During his first year in office, President Donald Trump spoke often about the problem of high drug prices but took no action on the subject. President Trump’s new budget proposal and a newly released white paper from the White House Council of Economic Advisors (CEA) aim to change that by laying out a strategy for action moving forward. These documents are, of course, aspirational, but they do provide a window into the administration’s priorities, and they should be evaluated to consider whether the administration has a possibility of achieving its stated goals.
In this post, I review several of the key elements of those proposals, considering their impact on a range of relevant dimensions. I discuss what’s included in the proposals, and, as importantly, what’s left out.
The bulk of the proposed reforms would act on the Medicare and Medicaid programs. For Medicare, the Trump administration’s proposals are largely targeted at 1) assisting beneficiaries with high out-of-pocket costs and 2) realigning incentives to alter prescribing and reimbursement practices.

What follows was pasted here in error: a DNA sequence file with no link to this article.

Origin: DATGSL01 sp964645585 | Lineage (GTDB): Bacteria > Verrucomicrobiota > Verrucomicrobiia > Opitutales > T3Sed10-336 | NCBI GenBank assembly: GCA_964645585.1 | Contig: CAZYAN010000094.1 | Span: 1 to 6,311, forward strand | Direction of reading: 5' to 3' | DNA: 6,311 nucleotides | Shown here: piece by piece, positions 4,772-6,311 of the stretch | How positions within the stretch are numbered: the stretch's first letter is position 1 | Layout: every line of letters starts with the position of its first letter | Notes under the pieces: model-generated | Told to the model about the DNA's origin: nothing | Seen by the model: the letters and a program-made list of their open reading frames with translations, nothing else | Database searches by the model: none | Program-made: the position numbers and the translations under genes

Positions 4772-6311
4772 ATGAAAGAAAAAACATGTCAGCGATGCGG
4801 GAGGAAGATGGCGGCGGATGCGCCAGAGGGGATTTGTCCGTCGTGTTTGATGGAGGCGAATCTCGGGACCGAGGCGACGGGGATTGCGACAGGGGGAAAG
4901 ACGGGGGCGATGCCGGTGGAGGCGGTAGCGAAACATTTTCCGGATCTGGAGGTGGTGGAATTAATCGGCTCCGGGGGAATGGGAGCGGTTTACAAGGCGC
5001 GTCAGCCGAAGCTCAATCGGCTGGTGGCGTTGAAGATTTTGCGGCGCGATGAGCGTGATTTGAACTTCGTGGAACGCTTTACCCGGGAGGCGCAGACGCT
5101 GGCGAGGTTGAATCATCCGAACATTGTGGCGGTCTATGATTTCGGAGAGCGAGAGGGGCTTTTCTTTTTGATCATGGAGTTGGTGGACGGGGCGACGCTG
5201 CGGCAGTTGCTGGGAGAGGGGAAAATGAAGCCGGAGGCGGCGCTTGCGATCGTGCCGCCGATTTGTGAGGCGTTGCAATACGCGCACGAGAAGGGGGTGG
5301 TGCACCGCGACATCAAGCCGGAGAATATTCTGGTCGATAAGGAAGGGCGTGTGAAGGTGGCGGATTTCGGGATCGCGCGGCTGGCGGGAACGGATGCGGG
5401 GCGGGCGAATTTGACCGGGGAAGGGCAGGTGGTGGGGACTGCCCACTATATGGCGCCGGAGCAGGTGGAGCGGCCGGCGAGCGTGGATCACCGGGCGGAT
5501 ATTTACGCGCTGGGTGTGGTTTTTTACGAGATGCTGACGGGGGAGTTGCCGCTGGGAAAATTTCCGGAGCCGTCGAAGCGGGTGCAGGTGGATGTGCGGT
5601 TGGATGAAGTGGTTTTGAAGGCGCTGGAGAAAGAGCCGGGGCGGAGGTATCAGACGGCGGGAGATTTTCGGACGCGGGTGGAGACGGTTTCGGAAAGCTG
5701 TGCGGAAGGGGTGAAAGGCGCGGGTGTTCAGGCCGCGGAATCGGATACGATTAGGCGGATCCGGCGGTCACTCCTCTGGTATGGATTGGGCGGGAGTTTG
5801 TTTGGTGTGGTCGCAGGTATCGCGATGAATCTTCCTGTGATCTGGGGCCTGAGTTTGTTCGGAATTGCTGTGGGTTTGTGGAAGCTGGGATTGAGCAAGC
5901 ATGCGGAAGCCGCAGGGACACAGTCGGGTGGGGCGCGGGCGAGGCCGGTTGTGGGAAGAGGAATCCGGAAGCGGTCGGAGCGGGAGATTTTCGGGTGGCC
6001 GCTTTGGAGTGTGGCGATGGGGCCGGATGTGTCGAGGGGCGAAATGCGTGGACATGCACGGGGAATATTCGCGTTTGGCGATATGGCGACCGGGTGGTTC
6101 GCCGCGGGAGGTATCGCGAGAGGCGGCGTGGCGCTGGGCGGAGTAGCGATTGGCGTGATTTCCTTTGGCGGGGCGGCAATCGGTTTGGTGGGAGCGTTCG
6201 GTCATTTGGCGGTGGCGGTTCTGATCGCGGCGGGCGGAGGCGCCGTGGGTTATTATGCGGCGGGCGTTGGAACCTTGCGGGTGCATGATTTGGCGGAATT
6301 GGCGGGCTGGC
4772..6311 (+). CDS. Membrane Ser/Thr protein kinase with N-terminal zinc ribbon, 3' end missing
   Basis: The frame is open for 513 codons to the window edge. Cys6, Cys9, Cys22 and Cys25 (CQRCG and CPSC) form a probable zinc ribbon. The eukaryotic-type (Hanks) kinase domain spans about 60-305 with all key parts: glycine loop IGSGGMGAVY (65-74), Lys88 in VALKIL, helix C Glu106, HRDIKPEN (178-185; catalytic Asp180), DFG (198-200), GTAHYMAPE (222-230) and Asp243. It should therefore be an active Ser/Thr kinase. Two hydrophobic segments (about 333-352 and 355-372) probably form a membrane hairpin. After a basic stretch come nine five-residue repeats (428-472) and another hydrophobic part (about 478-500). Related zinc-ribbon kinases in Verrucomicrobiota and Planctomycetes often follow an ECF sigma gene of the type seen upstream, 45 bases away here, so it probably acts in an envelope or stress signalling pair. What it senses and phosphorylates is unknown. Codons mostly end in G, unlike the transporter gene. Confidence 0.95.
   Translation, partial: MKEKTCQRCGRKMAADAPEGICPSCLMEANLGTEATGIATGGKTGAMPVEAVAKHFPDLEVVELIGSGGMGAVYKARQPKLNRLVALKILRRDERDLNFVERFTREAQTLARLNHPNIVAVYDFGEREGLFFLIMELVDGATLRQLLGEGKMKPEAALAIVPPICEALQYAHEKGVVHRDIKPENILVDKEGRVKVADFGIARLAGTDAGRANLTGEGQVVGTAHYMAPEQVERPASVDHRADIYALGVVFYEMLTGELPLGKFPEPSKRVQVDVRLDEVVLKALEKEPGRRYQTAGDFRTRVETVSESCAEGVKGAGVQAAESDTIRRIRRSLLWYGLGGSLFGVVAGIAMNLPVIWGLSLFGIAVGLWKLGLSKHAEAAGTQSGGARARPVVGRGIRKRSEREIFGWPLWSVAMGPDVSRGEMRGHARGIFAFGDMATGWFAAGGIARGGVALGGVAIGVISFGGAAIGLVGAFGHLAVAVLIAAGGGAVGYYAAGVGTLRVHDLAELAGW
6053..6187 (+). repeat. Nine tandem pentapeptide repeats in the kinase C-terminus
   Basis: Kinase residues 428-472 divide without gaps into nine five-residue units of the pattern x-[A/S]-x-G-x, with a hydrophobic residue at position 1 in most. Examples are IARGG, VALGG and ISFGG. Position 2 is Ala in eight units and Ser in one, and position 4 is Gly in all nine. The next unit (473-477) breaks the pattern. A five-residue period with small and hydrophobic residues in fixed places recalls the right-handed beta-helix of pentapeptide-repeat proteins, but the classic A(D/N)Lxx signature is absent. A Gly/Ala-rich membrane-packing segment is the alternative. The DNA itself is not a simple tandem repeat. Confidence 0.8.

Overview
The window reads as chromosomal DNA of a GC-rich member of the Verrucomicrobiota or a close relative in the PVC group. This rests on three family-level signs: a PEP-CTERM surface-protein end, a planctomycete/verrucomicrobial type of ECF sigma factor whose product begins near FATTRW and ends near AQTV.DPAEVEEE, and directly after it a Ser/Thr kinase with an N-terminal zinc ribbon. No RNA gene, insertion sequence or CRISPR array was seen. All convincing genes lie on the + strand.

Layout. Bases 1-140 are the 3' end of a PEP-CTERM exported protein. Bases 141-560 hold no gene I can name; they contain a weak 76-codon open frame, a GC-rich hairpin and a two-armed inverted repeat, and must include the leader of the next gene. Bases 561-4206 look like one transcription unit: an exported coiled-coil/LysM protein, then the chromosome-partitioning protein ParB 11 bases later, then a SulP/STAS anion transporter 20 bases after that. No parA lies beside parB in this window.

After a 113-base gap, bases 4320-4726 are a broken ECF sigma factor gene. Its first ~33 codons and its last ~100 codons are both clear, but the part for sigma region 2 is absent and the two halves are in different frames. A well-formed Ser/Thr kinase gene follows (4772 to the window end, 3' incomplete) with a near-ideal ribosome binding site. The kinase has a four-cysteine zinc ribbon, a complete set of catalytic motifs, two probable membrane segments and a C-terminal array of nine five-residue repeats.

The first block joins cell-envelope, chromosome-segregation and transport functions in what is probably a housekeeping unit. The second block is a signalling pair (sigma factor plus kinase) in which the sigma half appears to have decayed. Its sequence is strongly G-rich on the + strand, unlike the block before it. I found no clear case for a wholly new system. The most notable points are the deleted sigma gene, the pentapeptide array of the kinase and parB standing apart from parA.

First, the administration is advancing a set of proposals to assist Medicare Part D beneficiaries with high out-of-pocket costs. Both the white paper and budget proposal argue that plans should be required to share with beneficiaries at the point-of-sale some amount of the rebates the plan negotiates with drug manufacturers. In November, the Centers for Medicare and Medicaid Services (CMS) already requested public comments on the implementation of this proposal, and it seems as if the budget document’s inclusion of the proposal is evidence that the administration is hoping to move it forward.
However, like many of the other reforms in the budget proposal and white paper, there are few details proposed. In CMS’s November proposal, the agency modeled a set of scenarios in which insurers pass through 33 percent, 66 percent, 90 percent, or 100 percent of their negotiated rebates. Each scenario comes with a set of advantages for beneficiaries, but also costs for the federal government. That is, CMS anticipated that reducing cost-sharing for particular high-cost beneficiaries would increase premiums for all beneficiaries, and therefore increase CMS’ overall spending through premium subsidies. How much the proposal would increase overall spending depends on the amount of rebates being passed through.